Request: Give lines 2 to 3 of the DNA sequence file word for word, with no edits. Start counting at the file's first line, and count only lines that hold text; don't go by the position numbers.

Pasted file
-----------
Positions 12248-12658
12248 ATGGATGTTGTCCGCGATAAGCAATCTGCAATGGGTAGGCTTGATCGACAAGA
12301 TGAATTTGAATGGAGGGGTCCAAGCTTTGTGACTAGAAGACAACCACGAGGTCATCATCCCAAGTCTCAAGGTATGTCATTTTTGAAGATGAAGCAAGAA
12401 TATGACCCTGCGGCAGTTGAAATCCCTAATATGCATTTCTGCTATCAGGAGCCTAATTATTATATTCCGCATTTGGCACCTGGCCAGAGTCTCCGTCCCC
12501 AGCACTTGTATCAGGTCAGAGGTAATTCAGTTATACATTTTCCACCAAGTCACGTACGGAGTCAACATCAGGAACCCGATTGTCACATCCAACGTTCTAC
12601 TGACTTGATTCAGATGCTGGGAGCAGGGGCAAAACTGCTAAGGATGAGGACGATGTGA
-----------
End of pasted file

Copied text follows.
12248 ATGGATGTTGTCCGCGATAAGCAATCTGCAATGGGTAGGCTTGATCGACAAGA
12301 TGAATTTGAATGGAGGGGTCCAAGCTTTGTGACTAGAAGACAACCACGAGGTCATCATCCCAAGTCTCAAGGTATGTCATTTTTGAAGATGAAGCAAGAA